The U.S. Court of Appeals for the Third Circuit recently rejected claims by a physician that he was not an at-will employee because his employer's H-1B sponsorship for three years constituted an express contract of employment. Edwards v. Geisinger Clinic, No. 11-1528 (3d Cir. Jan. 23, 2012). In Edwards, the plaintiff was a licensed physician from the United Kingdom who specialized in interventional radiology, and who was recruited to work at the Geisinger clinic ("Clinic") in Pennsylvania. During the interview process, Dr. Edwards indicated that he wanted to obtain certification from the American Board of Radiology ("ABR"), a process that required uninterrupted employment in an approved residency program for at least four years. The Clinic then accepted Dr. Edwards into a residency program that would enable him to achieve this objective. This acceptance was memorialized in a formal offer letter that promised Dr. Edwards that he would receive four to six years to secure ABR certification, which was an absolute requirement for all physicians at the Clinic. The offer letter also was subject to a practice agreement that Dr. Edwards admitted he did not review. In the practice agreement, Dr. Edwards acknowledged that his employment at the Clinic was "at will" and that the agreement could be "terminated at any time by either party for any or no reason."
The Clinic sponsored Dr. Edwards for an H-1B nonimmigrant visa that was valid initially for up to three years but could be extended for an additional three-year period. Dr. Edwards was admitted to the United States pursuant to this H-1B visa in 2007. In May 2008, the Clinic terminated Dr. Edwards's employment; he sued for breach of contract, claiming that, among other things, the Clinic's H-1B sponsorship constituted a commitment to employ him for at least three years. The district court granted summary judgment to the Clinic and dismissed Dr. Edwards's complaint on the ground that the practice agreement clearly defined his employment relationship with the Clinic as one that was at will. The Third Circuit affirmed. In a unanimous decision, a three-judge panel found that Dr. Edwards's reliance on the Clinic's support for ABR certification was "too vague to establish an express contract for a definite term." The panel also rejected Dr. Edwards's argument that the Clinic's H-1B sponsorship constituted an express employment agreement. According to the panel, "… an H-1B visa does not guarantee employment for the visa's maximum duration. Indeed, the Immigration and Nationality Act expressly contemplates that an employer may dismiss a worker with an H-1B visa before the end of the visa's maximum duration."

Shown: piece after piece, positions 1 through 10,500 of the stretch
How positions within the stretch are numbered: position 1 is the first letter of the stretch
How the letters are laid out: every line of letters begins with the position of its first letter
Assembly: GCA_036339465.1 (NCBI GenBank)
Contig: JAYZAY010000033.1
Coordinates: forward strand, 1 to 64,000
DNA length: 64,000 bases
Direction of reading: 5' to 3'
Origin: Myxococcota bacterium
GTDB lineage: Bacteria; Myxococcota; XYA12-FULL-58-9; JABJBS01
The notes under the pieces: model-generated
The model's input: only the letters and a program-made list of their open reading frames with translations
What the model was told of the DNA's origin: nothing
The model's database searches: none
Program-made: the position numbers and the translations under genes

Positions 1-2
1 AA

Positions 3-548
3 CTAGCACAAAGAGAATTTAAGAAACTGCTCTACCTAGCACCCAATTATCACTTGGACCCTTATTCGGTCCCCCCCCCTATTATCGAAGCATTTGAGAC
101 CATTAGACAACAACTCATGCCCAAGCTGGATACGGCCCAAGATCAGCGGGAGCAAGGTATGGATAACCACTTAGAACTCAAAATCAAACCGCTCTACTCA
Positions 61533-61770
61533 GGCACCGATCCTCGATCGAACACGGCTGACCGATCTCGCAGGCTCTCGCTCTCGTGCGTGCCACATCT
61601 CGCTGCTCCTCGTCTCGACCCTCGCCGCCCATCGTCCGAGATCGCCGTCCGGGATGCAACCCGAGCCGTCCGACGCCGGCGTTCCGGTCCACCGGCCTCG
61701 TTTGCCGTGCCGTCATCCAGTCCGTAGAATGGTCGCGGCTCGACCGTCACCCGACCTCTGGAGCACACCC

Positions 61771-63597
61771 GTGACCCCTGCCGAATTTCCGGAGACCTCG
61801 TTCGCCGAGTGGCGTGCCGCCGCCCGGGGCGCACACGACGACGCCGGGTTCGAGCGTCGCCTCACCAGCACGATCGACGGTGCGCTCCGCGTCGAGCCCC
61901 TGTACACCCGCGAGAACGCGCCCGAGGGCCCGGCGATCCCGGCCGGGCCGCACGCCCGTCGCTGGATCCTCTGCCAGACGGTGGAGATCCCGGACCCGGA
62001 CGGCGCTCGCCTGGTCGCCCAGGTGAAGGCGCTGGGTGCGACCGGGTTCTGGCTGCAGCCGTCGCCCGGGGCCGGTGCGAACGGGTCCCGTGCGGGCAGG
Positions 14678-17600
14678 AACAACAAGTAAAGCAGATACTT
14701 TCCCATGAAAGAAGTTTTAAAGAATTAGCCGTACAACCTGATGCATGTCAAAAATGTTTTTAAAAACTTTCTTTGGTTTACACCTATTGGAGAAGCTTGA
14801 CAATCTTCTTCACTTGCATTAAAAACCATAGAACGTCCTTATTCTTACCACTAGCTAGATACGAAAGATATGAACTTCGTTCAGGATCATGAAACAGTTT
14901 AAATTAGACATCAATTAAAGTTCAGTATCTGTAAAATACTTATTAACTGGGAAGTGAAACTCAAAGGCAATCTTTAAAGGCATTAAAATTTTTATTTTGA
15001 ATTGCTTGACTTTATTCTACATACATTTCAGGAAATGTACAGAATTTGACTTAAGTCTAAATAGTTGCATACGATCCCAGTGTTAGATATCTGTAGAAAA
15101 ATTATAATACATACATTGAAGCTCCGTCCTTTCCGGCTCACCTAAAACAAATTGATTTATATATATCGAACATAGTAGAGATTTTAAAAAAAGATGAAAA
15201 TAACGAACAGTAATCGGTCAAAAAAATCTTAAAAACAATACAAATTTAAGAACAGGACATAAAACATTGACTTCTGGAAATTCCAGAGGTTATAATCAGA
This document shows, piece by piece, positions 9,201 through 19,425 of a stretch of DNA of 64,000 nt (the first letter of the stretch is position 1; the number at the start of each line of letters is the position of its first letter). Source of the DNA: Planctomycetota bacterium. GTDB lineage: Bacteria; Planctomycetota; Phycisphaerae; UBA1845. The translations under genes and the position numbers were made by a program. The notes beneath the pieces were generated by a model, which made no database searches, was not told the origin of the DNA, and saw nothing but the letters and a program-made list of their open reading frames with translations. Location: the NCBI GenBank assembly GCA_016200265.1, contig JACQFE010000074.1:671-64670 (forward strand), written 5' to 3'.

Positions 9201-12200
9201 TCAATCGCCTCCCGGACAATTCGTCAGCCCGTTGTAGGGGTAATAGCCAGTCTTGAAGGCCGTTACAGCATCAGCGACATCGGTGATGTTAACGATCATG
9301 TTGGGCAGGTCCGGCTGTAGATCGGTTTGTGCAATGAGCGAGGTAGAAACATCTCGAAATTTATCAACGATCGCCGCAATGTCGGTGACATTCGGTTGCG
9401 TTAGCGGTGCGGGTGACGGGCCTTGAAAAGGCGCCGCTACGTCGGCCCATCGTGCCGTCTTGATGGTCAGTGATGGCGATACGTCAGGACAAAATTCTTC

The Third Circuit's decision in Edwards follows a growing trend to reject claims by FNs that sponsorship for their visa classification constituted an express contract of employment for the maximum duration of the visa. In each of these cases, however, the underlying employment contract and immigration documentation directly contradicted such an argument. In all of these situations, therefore, it is important for employers to make sure that their immigration documentation, employment policies, offers of employment, and employment contracts foreclose the type of claim that Dr. Edwards raised in his case.